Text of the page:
Nunatsiaq Online
NEWS: Nunavut July 23, 2014 - 6:41 am

Nunavut’s first mosque to start construction this summer in Iqaluit

Facility to be “epicentre of daily life” for Muslims in the community

PETER VARGA
Iqaluit — and Nunavut’s — first mosque will be a simple two-storey structure, pictured in this architect’s image, with a community hall on the first floor and a prayer hall on the second. The $800,000 project is the work of the Zubaidah Tallab Foundation and the Islamic Society of Nunavut. (IMAGE COURTESY OF ZUBAIDAH TALLAB FOUNDATION)
Iqaluit — and Nunavut’s — first mosque will be a simple two-storey structure, pictured in this architect’s image, with a community hall on the first floor and a prayer hall on the second. The $800,000 project is the work of the Zubaidah Tallab Foundation and the Islamic Society of Nunavut. (IMAGE COURTESY OF ZUBAIDAH TALLAB FOUNDATION)
Nunavut’s first mosque will go up in this area of Iqaluit, between the Road to Nowhere and Lake Subdivision neighbourhoods. Builders hope to inaugurate the building by December 20. (PHOTO BY PETER VARGA)
Nunavut’s first mosque will go up in this area of Iqaluit, between the Road to Nowhere and Lake Subdivision neighbourhoods. Builders hope to inaugurate the building by December 20. (PHOTO BY PETER VARGA)

Iqaluit will soon host Nunavut’s first mosque, with a little help from an Islamic charity that brought the country’s most northerly mosque to the Northwest Territories four years ago.

“For a Muslim community, especially in small remote cities and towns in Canada, a mosque is the epicentre of daily life,” said Hussain Guisti, general manager and treasurer of the Winnipeg-based Zubaidah Tallab Foundation, which has made the project possible.

Construction of the two-storey, 3,700-square-foot facility will get underway at the end of this summer, once the building permit clears, Guisti said.

The new mosque will go up in a quiet area between the Road to Nowhere and Lake Subdivision neighbourhoods, just off the Road to Nowhere.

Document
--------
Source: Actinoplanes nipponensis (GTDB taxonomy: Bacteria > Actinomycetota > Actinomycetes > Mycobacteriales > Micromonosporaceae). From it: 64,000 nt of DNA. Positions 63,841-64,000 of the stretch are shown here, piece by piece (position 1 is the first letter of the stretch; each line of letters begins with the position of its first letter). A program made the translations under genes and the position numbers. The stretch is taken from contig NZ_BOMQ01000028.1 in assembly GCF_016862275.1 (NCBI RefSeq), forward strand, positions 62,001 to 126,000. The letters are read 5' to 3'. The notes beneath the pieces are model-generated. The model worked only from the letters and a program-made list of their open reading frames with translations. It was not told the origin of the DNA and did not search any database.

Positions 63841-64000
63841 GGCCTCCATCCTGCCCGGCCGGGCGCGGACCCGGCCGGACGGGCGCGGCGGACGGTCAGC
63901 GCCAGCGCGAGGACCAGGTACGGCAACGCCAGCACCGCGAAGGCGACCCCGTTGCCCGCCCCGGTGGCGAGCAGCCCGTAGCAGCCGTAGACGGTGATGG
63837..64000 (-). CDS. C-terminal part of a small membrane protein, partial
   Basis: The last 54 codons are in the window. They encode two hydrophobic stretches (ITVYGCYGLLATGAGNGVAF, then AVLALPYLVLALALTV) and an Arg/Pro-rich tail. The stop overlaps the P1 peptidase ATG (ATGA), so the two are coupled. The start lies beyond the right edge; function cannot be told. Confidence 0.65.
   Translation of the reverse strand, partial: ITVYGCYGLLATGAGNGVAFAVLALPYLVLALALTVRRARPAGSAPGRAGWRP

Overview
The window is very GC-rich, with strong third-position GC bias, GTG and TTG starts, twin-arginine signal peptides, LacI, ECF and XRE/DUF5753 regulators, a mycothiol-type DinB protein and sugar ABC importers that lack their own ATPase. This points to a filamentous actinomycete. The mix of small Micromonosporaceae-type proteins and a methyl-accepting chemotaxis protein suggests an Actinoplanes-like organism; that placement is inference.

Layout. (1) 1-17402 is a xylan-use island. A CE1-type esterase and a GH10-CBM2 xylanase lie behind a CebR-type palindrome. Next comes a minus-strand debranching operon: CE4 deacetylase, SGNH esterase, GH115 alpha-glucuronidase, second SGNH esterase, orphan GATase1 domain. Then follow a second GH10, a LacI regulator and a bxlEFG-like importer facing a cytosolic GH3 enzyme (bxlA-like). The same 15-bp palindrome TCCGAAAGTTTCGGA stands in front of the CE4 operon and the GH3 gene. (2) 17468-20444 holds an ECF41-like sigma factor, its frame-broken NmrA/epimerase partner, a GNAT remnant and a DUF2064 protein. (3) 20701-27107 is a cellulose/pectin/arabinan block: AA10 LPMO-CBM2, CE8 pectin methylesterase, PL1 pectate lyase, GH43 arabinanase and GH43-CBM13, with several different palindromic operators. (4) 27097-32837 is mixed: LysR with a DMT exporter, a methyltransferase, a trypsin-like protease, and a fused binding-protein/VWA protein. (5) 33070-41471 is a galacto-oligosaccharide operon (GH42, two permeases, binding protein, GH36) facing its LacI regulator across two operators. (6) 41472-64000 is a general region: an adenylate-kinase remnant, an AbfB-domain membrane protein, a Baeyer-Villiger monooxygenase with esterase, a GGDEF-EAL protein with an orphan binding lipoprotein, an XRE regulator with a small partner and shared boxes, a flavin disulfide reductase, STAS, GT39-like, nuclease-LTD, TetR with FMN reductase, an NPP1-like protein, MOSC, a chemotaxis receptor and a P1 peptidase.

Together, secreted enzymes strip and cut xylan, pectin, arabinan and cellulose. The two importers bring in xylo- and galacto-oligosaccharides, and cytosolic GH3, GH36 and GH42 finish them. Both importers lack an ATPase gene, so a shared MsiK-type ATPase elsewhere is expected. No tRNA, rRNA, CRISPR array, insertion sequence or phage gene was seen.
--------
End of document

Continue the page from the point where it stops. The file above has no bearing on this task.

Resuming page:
“It’s a big building. The first level is going to be a big, empty hall for community gatherings,” he said.

The second floor will hold the prayer hall, large enough for 104 people.

Although Guisti estimates that Iqaluit is home to between 65 and 80 Muslims. He anticipates that the facility will encourage more followers of Islam to move to the community — especially professionals who would not otherwise consider coming.

“If there is one thing that will be a great recruiter of professionals to Iqaluit, it will be this mosque,” he said from Winnipeg. “You can’t have a functioning Muslim community of 25 or more families without a mosque.”

Such a building is more than a place of worship, he said. Among followers of Islam, it is “what holds our five daily prayers, our weddings, our social activities, our kids’ classes, our potluck dinners,” Guisti said.

“For a Muslim community here in the West, and these northern, far-flung communities, a mosque is everything.”

The idea of putting up a mosque in the Nunavut capital was the brainchild of Asif Ali, who heads up the Islamic Society of Nunavut.

Ali called up Guisti after having seen his charity’s work in Inuvik, Northwest Territories, in 2010 — when the foundation moved a pre-fabricated mosque from Manitoba across the country by truck and barge to Inuvik, north of the Arctic Circle.

Unlike Inuvik’s mosque, Iqaluit’s must be built from the ground up. Estimated at $750,000 to $800,000, the construction project is a joint effort of the foundation and the Islamic society. Both are raising funds to pay for the project.

The Iqaluit-based society’s job was to purchase the land, located just off the Road to Nowhere, build the piles and hook up water and sewer lines, Guisti said, which amounts to about $200,000. The Zubaidah Tallab Foundation will cover the rest.

Plans for the facility were already well underway in 2012, when the foundation sent up half of the needed construction materials.

Once the final bits come through this week, builders will set their sights on late August, when work on the foundation will begin, Guisti said. If all goes well, he anticipates the mosque could open as early as December.

Unlike the foundation’s work in taking the Midnight Sun Mosque to Inuvik, Guisti anticipates the Iqaluit project will be “a lot more difficult.”

“Because for this one, we’re going to construct everything there in Iqaluit — in a town where there really is no major hardware store,” he said.

Without a store nearby, equipment breakdowns, last-minute changes and additions will be more challenging.

“Unless you’re in the construction business all the time, you never literally have everything that you need,” he said. “This is the first time that we’re doing it this way, and I’m sure we’re going to run into difficulties along the way.”

Given the success of other mosque-building projects his foundation has done in northern Canada, including one in Thompson, Man., Guisti isn’t discouraged by the challenges of Iqaluit.

The foundation also has some $250,000 left to fundraise for the project, which isn’t a big issue either, because “the more progress to undertake on construction, the more likely people will donate,” he said.

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